Heat Biologics Provides Update on Its HS-410 Phase 2 Monotherapy Bladder Cancer Trial Arm
News Mar 02, 2016
Heat Biologics, Inc. has announced that the company will no longer enroll new patients in its Phase 2 monotherapy trial arm evaluating HS-410 alone for the treatment of non-muscle invasive bladder cancer (NMIBC). Heat added the monotherapy trial arm in response to the intermittent global shortage of standard of care Bacillus Calmette-Guérin (BCG) in early 2015.
The shortage has since then been resolved and as such, Heat will no longer enroll new patients in this trial arm based on discussions with the U.S. Food and Drug Administration (FDA). The decision does not relate to concerns regarding the safety profile of HS-410. The 16 patients currently enrolled, out of the anticipated 25 patients, can continue receiving HS-410 monotherapy per the study protocol. Heat anticipates reporting topline 6-month data from these 16 patients in the fourth quarter of 2016, contemporaneous with reporting data from the company’s BCG combination cohorts.
This decision does not impact the three additional randomized Phase 2 trial arms evaluating HS-410 in combination with BCG for the treatment of NMIBC. As previously announced, Heat completed enrollment of the 75 patients for these three combination trial arms in October 2015 and continues to expect to report one-year topline efficacy, immune-response and safety data in the fourth quarter of 2016.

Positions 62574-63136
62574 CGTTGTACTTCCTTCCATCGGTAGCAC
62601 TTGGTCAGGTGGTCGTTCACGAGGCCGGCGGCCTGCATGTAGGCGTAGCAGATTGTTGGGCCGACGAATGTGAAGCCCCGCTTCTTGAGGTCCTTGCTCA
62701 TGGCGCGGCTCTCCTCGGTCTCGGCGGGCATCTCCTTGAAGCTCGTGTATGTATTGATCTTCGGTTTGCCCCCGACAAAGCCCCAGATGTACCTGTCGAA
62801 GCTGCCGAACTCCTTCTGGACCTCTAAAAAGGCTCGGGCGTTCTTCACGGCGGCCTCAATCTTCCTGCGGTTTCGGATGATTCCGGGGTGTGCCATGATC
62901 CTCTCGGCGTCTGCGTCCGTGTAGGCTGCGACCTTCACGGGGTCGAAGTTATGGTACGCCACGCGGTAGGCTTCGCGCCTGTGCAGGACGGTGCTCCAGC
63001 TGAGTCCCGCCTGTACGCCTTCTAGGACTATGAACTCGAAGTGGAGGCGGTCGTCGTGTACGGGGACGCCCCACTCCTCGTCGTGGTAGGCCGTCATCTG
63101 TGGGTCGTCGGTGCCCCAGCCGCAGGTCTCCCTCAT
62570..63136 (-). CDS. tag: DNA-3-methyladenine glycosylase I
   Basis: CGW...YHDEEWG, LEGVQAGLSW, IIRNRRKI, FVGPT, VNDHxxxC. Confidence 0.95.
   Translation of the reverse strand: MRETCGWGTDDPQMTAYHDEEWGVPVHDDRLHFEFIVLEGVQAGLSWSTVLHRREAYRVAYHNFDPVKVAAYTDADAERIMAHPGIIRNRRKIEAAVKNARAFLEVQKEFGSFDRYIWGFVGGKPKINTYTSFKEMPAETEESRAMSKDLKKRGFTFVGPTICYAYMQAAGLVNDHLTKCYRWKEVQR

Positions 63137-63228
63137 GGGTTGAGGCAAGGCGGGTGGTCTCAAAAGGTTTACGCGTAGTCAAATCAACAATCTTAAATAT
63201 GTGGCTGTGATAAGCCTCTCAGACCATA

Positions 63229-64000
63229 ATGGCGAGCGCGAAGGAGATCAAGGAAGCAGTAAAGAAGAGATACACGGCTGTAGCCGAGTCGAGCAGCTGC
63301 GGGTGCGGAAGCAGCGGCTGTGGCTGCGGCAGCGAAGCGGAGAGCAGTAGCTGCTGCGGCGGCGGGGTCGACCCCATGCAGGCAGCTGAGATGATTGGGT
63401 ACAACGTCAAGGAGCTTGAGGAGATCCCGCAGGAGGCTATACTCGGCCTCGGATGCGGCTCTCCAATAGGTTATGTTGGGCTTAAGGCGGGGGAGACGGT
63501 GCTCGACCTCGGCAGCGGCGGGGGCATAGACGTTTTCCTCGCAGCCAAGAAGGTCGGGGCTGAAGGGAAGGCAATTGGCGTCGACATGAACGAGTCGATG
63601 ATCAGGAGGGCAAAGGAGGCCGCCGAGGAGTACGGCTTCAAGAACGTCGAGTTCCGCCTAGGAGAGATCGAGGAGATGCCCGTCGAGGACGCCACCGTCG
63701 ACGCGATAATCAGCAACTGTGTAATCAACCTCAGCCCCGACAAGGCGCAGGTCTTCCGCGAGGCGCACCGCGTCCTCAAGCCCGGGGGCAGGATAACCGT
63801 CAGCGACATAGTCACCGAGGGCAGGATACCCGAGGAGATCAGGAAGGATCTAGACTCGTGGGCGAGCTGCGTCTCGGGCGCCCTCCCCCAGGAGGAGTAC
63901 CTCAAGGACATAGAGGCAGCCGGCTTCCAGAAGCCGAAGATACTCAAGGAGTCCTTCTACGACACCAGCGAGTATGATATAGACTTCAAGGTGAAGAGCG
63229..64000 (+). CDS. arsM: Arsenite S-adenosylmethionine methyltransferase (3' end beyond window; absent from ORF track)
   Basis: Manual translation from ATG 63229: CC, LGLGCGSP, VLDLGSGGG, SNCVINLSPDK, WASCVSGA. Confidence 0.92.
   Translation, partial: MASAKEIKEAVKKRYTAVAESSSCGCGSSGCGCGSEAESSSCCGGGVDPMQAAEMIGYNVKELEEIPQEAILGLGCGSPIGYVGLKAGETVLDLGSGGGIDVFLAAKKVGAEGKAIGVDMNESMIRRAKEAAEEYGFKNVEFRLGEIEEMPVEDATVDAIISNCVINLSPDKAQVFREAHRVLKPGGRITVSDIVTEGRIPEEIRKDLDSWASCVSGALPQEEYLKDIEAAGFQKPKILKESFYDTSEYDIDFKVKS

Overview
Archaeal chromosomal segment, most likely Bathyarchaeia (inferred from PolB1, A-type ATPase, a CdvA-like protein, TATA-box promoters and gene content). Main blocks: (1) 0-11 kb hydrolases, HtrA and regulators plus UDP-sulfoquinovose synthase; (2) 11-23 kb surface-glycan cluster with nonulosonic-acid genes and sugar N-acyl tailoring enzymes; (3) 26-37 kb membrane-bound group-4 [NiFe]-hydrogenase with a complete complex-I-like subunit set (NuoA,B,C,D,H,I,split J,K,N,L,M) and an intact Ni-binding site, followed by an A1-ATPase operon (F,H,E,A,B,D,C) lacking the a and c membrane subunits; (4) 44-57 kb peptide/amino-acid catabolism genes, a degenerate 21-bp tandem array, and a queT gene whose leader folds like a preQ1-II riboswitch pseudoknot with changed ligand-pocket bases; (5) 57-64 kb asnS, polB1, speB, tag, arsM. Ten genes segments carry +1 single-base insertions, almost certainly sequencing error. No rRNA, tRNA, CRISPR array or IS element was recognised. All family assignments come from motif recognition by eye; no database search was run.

HS-410 is an investigational product candidate for NMIBC based on Heat’s proprietary ImPACT immunotherapy platform, designed to generate CD8+ “killer” T cells that attack cancer cells. HS-410 is currently being evaluated in a Phase 2, placebo-controlled NMIBC trial at multiple centers and has been granted U.S. FDA Fast Track Designation for the treatment of NMIBC.
Tight junctions are multi-protein complexes that serve as barriers in epithelial tissues such as the skin or lining of the gut. Loss of a specific tight junction barrier protein, claudin 18, occurs in the majority of gastric cancer patients and is correlated with poor prognosis in patients with advanced gastric cancer.READ MORE
Policies, economic systems, and marketing practices that promote the consumption of energy-dense, nutrient-poor food, changing behavioral patterns that couple high total energy intake with insufficient physical activity, and human-built environments that amplify these factors are driving a worldwide rise in excess body weight, according to a new report.READ MORE
A widely used diabetes medication combined with an antihypertensive drug specifically inhibits tumor growth – this was discovered by researchers two years ago. In a follow-up study, recently published in “Cell Reports”, the scientists report that this drug cocktail induces cancer cell death by switching off their energy supply.READ MORE
18th International Conference on Pharmaceutics & Novel Drug Delivery Systems
May 27 - May 28, 2019